This action was dangerous and courageous, as it made Guélon-Marc vulnerable to denounciation and attack by the revolutionaries. Throughout 1791 and 1792, as the political and social situation in France continued to deteriorate, public fear and histeria began to spin out of control.
below: obverse of the medal struck to honor Pierre-Prosper Guélon-Marc, shows his truncated bust facing left, in civilian dress. On his left lapel can be seen the Royalist Order of the Lys.
bronzed copper, chocolate brown patina, 41mm, struck by Masson.
This situation was exploited by the revolutionary radicals, who blamed Louis XVI for the desperate situation. They accused him of treason for plotting with France’s enemies and waging war on her citizens. The year 1792 proved to be bad for Louis XVI: in August he and his family were imprisoned in the infamous Temple prison; on 21 September of that year the monarchy was abolished and fi nally in December 1792 he found himself on trial for his life.
Now Guélon-Marc goes far beyond his initial act and takes an extraordinary and courageous step, which may well cost him his life. On 16 December 1792 he writes a letter to the president of the Convention, the French government dominated by revolutionary radicals, asking for the release of Louis XVI and his family; in return he offers his own head for that of the king. Aware of the danger, Guélon-Marc states clearly that he alone takes this action; his wife, children, parents and friends being ignorant of his actions.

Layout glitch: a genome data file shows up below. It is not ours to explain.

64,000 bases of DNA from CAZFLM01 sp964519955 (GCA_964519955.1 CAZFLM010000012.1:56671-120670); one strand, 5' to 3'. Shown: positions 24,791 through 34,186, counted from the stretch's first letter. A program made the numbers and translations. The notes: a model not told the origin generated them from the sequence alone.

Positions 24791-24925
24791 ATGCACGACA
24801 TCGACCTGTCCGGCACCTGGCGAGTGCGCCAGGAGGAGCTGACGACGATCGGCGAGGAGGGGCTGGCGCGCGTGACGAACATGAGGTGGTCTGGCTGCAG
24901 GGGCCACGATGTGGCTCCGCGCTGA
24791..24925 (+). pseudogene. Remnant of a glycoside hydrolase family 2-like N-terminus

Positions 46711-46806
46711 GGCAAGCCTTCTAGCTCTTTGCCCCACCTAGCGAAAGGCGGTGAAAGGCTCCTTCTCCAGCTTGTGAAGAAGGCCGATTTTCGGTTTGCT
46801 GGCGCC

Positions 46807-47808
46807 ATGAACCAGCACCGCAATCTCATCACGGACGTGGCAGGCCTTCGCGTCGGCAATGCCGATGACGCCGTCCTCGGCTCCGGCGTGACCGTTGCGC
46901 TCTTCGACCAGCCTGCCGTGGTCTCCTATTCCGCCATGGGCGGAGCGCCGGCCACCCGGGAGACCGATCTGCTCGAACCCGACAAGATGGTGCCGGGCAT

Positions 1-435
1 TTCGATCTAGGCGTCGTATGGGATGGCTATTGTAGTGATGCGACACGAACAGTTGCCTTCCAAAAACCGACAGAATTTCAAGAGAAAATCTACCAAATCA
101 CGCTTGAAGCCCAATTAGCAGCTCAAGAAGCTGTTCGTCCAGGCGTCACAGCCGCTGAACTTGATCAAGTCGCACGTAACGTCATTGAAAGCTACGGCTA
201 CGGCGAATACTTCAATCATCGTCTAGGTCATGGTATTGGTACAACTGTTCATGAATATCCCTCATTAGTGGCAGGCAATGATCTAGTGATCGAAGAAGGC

To remove any doubts about conflict of interest, he explains that he does not know nor has he dealt with the king personally, he has never been to the royal court, and he has not had any dealings with the king’s ministers nor ever received any royal favour or payment.
His letter is an eloquent appeal to French humanity, honor and dignity. It warns of the dangers which will be unleashed if the king, whom he describes as one of the better kings, is murdered. His words: “do not familiarize a sensitive nation with ingratitude and blood”, are prophetic. These words forewarn of the wars, blood letting and great suffering which was to mark the next quarter century of French and European history. He states that all can be averted if the Convention acts honorably by allowing Louis XVI and his family to go into exile. In fact, Guélon-Marc states if this were to happen, the king would ‘remember his native land fondly for this great deed’.